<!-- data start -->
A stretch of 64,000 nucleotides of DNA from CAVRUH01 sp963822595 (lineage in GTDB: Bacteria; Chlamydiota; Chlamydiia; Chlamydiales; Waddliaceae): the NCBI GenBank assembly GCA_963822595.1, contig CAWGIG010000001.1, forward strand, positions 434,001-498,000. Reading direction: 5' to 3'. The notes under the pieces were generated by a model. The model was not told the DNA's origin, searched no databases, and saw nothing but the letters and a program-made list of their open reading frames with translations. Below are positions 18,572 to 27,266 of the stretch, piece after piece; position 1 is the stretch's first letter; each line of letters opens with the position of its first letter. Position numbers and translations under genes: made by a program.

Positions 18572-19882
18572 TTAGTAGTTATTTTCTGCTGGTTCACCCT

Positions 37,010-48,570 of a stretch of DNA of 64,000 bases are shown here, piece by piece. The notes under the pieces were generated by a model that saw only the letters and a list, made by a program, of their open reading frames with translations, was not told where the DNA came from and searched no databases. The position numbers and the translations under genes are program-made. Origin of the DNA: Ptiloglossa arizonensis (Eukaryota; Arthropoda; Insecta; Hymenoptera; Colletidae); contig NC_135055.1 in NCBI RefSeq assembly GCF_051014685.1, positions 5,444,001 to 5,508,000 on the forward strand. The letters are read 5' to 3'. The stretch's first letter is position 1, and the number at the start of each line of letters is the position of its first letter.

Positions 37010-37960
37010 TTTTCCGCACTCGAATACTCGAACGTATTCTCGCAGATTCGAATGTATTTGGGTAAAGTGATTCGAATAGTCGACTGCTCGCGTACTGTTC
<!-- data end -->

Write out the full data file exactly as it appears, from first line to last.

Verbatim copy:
A stretch of 64,000 nucleotides of DNA from CAVRUH01 sp963822595 (lineage in GTDB: Bacteria; Chlamydiota; Chlamydiia; Chlamydiales; Waddliaceae): the NCBI GenBank assembly GCA_963822595.1, contig CAWGIG010000001.1, forward strand, positions 434,001-498,000. Reading direction: 5' to 3'. The notes under the pieces were generated by a model. The model was not told the DNA's origin, searched no databases, and saw nothing but the letters and a program-made list of their open reading frames with translations. Below are positions 18,572 to 27,266 of the stretch, piece after piece; position 1 is the stretch's first letter; each line of letters opens with the position of its first letter. Position numbers and translations under genes: made by a program.

Positions 18572-19882
18572 TTAGTAGTTATTTTCTGCTGGTTCACCCT

Positions 37,010-48,570 of a stretch of DNA of 64,000 bases are shown here, piece by piece. The notes under the pieces were generated by a model that saw only the letters and a list, made by a program, of their open reading frames with translations, was not told where the DNA came from and searched no databases. The position numbers and the translations under genes are program-made. Origin of the DNA: Ptiloglossa arizonensis (Eukaryota; Arthropoda; Insecta; Hymenoptera; Colletidae); contig NC_135055.1 in NCBI RefSeq assembly GCF_051014685.1, positions 5,444,001 to 5,508,000 on the forward strand. The letters are read 5' to 3'. The stretch's first letter is position 1, and the number at the start of each line of letters is the position of its first letter.

Positions 37010-37960
37010 TTTTCCGCACTCGAATACTCGAACGTATTCTCGCAGATTCGAATGTATTTGGGTAAAGTGATTCGAATAGTCGACTGCTCGCGTACTGTTC